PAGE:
Australia’s economy looks like it has bottomed out, or perhaps this is the beginning of The New Ordinary. This is according to our MWI index which has this year shown predictive qualities.

What the RBA says it’s doing and what the Government just announced

On 29 October 2019, Reserve Bank Governor Philip Lowe said: “Our focus is on inflation control, the labour market, the payments system and financial stability. Dealing with these matters is our contribution to our collective welfare.” While this may seem a little distant from the current stresses on the economy, he focussed on the problem: “both government and households feel constrained by their previous decisions to borrow and are seeking to put their balance sheets on a sounder footing.”

On 14 November 19, the Treasurer Josh Frydenberg responded to criticism that the government is not doing enough, by announcing withholding tax relief (that is, for foreign investors) prepared to commit more than $500 million in “nation building infrastructure” in the areas of transport, energy, communications and water. This is long term tax-focussed thinking, not short-term economic stimulus.

And, showing a change in direction; on 21 November 19 Prime Minister Scott Morrison announced an initiative: having identified “infrastructure projects that could be accelerated” the government would “bring forward $3.8 billion of investment into the next four years, and that includes $1.8 billion to be spent both this financial year and next year.”

Here’s what has been happening:

It’s now widely accepted that the economy has been decelerating, losing momentum, for at least 9 months. And the MWI shows the extent.

The financials are getting better.

There’s a hint that things are bottoming out. But as we shall see, it’s a battle between rising optimism for long term investment and continuing pessimism for short-term trading. The long term looks brighter, but the short term looks grim.

This good investment news is in the “forward looking” data, that is the daily financial data used by the MWI. This comes primarily, but not solely, from the debt markets (the bond market delivers a view on the direction of interest rates).

Since the end of August these financials have been moving up, back towards the numbers we saw before the election.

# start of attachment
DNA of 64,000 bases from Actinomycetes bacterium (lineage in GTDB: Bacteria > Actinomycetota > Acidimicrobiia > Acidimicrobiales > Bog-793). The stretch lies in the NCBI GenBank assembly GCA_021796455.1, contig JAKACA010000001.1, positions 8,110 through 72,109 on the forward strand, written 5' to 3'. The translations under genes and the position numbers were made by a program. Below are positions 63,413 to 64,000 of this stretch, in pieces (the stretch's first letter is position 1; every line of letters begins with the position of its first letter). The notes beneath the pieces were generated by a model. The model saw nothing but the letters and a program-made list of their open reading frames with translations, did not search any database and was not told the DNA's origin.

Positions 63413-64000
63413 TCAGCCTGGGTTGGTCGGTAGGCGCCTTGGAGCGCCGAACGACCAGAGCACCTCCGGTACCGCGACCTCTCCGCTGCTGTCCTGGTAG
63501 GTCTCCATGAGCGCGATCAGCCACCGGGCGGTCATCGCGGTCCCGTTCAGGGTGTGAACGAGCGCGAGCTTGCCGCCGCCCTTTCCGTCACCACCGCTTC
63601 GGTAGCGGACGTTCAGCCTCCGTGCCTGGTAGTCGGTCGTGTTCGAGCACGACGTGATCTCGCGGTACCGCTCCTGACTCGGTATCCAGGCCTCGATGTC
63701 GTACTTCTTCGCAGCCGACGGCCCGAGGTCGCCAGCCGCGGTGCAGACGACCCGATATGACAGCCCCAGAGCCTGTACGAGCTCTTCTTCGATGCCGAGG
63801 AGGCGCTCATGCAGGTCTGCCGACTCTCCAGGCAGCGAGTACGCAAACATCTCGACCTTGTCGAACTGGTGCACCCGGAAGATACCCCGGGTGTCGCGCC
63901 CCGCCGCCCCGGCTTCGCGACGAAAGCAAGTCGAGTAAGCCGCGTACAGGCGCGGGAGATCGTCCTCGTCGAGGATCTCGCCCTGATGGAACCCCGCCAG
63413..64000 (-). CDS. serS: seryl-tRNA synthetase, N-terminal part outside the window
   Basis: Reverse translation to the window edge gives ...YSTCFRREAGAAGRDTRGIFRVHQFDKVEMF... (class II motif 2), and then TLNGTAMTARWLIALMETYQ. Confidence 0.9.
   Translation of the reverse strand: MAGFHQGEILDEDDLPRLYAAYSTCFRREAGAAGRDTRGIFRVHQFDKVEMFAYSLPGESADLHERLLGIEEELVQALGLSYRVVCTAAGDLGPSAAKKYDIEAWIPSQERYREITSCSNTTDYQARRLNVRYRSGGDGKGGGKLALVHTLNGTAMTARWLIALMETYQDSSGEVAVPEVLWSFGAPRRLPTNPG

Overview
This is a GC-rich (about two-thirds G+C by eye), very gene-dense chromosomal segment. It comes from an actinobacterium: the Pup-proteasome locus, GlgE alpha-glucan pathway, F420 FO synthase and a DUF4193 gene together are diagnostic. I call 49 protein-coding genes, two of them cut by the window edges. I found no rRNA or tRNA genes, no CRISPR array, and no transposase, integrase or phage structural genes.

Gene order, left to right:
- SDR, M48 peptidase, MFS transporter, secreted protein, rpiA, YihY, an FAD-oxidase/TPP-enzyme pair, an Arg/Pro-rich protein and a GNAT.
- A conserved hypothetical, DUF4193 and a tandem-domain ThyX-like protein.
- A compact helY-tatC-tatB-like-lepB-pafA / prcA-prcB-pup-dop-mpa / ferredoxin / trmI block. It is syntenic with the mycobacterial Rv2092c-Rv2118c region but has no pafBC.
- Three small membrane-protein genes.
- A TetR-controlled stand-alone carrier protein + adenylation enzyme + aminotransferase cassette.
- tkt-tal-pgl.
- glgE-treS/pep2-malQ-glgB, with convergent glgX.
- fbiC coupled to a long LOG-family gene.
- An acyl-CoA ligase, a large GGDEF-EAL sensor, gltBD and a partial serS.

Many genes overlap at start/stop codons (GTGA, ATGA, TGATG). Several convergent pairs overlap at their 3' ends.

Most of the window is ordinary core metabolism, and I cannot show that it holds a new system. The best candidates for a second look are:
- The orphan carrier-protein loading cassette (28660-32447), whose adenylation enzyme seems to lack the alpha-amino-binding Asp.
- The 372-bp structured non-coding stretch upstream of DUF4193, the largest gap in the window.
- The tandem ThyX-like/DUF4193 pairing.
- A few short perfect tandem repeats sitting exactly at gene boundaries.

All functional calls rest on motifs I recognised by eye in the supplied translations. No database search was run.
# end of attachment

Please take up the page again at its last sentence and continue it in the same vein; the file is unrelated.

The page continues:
The dominant driver is the mix between short, mid and long-term bond yields: together they produce the “yield curve”. If bond yields rise as you move further into the future (as they do in the US at the moment), it is an indication of optimism or better investment prospects.

Conversely, if they dip down (as they do in Canada), this indicates increasing uncertainty, doubts or worsening investment prospects. Australia is in the middle; as evinced by a yield curve suggesting short-term pessimism and longer-term optimism.

The upswing in the financials graph comes after the point when the depth and breadth of the Australian curve was at its worst in mid-August. It has gradually and consistently “shallowed” and “narrowed” over the last few months, only to get worse again this week. Nevertheless, there is improvement there. This month’s rising unemployment rate pushed the index down a touch.

Sentiment

But there’s a countervailing force: sentiment. It’s not picking up. It’s pushing the MWI down, cancelling the improvement in the investment financials

At best we can say that the slight upturn in sentiment this month is lagging the upturn in the financials … by at least two months.

The combined effect is the push and pull that you see in the MWI over recent weeks. The index appears to be moving sideways; or maybe it’s bottoming out. This could be the new ordinary. Retailers will be hoping household savers will open their wallets just in time for a festive season, but there appears to be more household eagerness to play it safe and pay down debt, rather than spend.

What’s happening next?

What happens next is the growth number (GDP), due out in the first week in December. This number looks backwards – telling us what has happened in the 3 months to end September. News that it is not good, could put a dampener on retail spending. Anything better that 0.3% for the quarter will boost the seasonally adjusted annual rate.

What we’re watching

It’s all about trading sentiment, lack of demand and low GDP.

How the MWI works

There are a number of elements in the MWI. It’s a momentum metric.

Highest MWI weighting goes to the changes in GDP (growth): growth has declined throughout the year but remains positive.

Less weight goes to Bond Yields (interest rates). The RBA lowers the cash rate to stimulate the economy and raises it to take heat out. The MWI uses shorter term government bond yields to monitor movements in interest rates.

Less weight again goes to the CPI (inflation). The RBA uses its inflation target to decide when to intervene. Inflation has been under target for all of this year. The RBA has refused to drop its inflation target and the government appears to have accepted the outcome.

Around a third of the index is forward looking. Among other things, it uses short mid and longer term interest rates to measure expectations of future business earnings. It also monitors Australian banks’ surveys on monthly consumer and business sentiment.

Sources

Philip Lowe “Some Echoes of Melville.” 29 October 19: RBA website.

Josh Frydenberg “Infrastructure tax concession to boost government’s record infrastructure plan” 14 November 19.

Scott Morrison Speech at the Business Council of Australia Annual Dinner 21 November 19.

MWI sources: Australian Bureau of Statistics website. ASX website. CBA, NAB and WBC websites. Bloomberg LP website.